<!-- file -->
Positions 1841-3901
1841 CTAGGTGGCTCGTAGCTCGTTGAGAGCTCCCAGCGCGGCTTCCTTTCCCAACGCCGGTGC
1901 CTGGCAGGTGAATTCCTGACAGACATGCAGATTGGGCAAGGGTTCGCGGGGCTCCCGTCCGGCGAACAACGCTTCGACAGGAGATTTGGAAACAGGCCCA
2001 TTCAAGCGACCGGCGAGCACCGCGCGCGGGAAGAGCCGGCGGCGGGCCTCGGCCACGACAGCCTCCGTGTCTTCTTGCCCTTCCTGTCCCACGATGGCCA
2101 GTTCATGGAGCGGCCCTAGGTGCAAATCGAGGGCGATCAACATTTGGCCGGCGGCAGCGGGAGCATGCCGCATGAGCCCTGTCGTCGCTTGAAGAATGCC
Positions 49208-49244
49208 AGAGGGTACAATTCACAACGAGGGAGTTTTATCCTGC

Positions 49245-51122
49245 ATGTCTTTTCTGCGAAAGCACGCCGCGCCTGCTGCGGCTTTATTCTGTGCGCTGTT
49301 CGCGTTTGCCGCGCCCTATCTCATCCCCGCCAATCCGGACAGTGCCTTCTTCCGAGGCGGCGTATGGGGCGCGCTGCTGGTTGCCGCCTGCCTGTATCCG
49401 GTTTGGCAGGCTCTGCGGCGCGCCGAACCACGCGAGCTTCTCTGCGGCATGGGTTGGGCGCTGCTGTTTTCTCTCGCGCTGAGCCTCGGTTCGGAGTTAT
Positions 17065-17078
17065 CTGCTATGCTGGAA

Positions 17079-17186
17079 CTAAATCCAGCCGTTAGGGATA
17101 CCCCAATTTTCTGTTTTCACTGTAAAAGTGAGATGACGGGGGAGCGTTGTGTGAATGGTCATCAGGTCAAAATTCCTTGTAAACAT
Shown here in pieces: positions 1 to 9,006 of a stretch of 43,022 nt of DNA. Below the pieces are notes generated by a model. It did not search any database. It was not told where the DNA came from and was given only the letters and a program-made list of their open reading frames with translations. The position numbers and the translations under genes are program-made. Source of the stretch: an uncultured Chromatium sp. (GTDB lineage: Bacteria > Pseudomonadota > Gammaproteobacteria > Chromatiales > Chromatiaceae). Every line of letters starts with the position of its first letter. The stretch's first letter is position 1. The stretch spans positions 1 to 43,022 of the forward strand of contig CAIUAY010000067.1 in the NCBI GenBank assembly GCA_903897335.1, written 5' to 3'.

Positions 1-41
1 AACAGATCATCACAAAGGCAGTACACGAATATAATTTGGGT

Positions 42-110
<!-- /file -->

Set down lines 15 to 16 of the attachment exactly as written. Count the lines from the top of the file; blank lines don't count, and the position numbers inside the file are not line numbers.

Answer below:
17079 CTAAATCCAGCCGTTAGGGATA
17101 CCCCAATTTTCTGTTTTCACTGTAAAAGTGAGATGACGGGGGAGCGTTGTGTGAATGGTCATCAGGTCAAAATTCCTTGTAAACAT